Google has updated its terms of service which will go live from 11 November. They effectively give the software giant the right to sell-on any reviews you may have made on any Google service, including Google+ and YouTube.
This includes your image rights.
Facebook caused outrage with a two separate similar cases in the last few years. First it changed the terms of service for the social networking site itself, at the time claiming that all content posted belonged to the company not the user. And then it tried to enforce new conditions for its Instagram arm, which would have potentially allowed the firm to sell users' images to advertisers without further permission. It found, in the latter case certainly, that public opposition was so strong that it had to back down.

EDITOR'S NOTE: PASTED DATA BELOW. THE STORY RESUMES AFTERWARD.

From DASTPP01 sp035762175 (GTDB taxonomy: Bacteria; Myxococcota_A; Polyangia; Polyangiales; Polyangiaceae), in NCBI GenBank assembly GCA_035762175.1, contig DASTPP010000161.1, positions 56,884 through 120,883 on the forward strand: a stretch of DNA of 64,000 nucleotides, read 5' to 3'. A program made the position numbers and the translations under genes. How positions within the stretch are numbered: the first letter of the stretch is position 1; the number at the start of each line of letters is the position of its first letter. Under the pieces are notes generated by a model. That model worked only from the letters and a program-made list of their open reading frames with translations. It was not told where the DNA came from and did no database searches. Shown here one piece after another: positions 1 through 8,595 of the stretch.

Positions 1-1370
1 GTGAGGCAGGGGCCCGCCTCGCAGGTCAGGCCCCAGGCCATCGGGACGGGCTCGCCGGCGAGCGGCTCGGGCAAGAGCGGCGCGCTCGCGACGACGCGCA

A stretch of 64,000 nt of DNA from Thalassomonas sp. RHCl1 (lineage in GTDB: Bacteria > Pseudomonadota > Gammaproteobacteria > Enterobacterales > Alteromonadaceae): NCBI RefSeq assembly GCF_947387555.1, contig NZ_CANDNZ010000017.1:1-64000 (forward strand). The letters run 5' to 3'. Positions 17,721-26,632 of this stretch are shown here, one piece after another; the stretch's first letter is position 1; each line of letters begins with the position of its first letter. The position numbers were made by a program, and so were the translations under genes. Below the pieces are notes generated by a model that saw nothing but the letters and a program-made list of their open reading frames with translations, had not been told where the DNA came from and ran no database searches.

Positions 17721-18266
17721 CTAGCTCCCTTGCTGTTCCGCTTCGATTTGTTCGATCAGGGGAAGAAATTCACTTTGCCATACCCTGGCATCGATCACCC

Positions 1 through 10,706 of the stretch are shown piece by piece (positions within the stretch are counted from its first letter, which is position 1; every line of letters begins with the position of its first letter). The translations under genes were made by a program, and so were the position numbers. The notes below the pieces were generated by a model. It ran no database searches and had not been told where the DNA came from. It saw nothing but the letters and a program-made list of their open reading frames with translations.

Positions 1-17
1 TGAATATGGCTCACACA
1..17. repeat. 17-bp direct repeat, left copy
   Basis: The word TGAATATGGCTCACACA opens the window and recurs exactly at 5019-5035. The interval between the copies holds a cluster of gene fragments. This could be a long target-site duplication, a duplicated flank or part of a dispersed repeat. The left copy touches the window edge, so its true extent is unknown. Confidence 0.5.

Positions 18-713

Google now faces a similar outcry, although it does explain that should you not want your opinions, comments and reviews to be eligible for advertising use, there will be an option to turn off the shared endorsements setting. That way it will not use your photo either.
If you leave the mode switched on, you could find yourself popping up in adverts on Google sites and across the web, wherever shared endorsement adverts are used. If you gave five stars to a garage, for example, you might appear in an advert for that garage.
Some might not worry about this, although Google will earn any money made from the ads, not you.
In addition to the changes in the way your reviews can be shared, the new terms of service also serve to remind you to use your mobile device safely and Google services, preferably not while driving - such as with Google Maps. And there are additional reminders on keeping your password safe and secure.